World Animal Protection maps crimes against wildlife in London

The charity has launched an interactive online map revealing the extent of wildlife crime in each of the capital's boroughs

World Animal Protection's new interactive map
World Animal Protection's new interactive map

What is it?

The UK branch of the conservation charity World Animal Protection has launched an interactive online map showing instances of wildlife crime in each London borough.

What’s on the map?

Users are able to search the map and view short summaries of the types of crime that have occured in a particular area in the past six months, as well as detailed case studies. These include the discovery of West African dwarf crocodiles in a house in Croydon, the illegal sale of bush meat on a Hackney market and a shop stocking elephant ivory in Kensington and Chelsea. The map will be updated monthly with new information.

Why is the charity doing it?

World Animal Protection wants the map, which was created in partnership with the Greenspace Information for Greater London project and the Metropolitan Police, to show the types of crime that people report and which areas of London are hotspots for police intelligence. It hopes the project will increase awareness of wildlife crime in the capital and encourage the public to recognise and report it.

What else?

A series of infographics that illustrate data from the map are available on the charity's website. These include a breakdown of the number of wildlife crimes by borough (Richmond was the highest, with 26 instances between January and July; Newham and Lewisham were lowest, with two respectively) and a breakdown of the most common categories of wildlife crime.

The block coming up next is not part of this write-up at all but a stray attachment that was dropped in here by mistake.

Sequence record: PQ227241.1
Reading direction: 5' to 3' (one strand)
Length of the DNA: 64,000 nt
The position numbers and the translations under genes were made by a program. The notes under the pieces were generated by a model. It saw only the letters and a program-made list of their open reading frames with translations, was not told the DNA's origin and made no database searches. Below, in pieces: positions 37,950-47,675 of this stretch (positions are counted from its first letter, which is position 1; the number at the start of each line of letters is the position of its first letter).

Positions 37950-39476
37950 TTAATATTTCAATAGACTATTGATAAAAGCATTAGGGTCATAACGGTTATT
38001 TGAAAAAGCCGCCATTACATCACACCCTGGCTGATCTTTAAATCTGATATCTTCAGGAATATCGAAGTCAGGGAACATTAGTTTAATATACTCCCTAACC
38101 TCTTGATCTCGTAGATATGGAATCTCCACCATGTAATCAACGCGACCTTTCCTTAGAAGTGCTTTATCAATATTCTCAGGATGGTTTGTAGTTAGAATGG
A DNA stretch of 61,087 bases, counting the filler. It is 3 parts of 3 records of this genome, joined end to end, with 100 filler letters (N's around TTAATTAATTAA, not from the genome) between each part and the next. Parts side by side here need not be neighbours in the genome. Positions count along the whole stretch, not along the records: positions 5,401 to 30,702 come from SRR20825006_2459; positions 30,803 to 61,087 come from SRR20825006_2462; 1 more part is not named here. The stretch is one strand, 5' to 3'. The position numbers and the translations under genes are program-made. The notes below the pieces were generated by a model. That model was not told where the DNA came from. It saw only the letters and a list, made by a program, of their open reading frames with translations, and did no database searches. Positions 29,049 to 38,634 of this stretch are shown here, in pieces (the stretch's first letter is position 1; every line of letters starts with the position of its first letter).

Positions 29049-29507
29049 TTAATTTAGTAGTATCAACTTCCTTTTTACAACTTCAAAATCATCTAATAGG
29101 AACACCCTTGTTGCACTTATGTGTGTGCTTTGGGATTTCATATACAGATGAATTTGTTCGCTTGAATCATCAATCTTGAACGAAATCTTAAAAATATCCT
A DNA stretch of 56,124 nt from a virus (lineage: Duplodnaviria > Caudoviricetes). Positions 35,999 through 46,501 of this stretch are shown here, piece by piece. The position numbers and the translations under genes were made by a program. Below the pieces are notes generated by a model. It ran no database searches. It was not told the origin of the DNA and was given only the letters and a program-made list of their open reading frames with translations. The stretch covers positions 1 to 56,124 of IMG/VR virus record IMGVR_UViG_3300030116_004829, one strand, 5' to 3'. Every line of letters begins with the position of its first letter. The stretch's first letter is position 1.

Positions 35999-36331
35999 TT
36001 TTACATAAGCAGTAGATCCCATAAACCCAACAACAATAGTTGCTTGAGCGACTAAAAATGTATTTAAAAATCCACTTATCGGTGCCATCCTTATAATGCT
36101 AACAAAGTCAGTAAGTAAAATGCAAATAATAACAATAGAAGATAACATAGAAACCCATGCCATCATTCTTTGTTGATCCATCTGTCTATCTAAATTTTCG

World Animal Protection has also released a report this week that criticises low sentences for wildlife offences and calls for secure long-term funding for Britain’s national wildlife crime unit.

Has it received press coverage?

The map has received media coverage in publications including the London Evening Standard and The Daily Telegraph.

What the charity says

The charity's campaigns officer, Christina Dixon, says the map was designed as a "visual tool" to make the public aware of the extent of the wildlife crime that happens in the capital. "London is home to a surprising range of wild animals, many protected by law," she says. "Sadly, they face widespread and wide-ranging crimes.

"We hope this map allows for more understanding of the impact of these terrible crimes on our wildlife".

Third Sector verdict

This is a really interesting way to illustrate the extent of wildlife crime and show how important the work of charities such as World Animal Protection is – even in an urban area such as London. However, it would have been good to see the charity shouting more about this fascinating data on social media.

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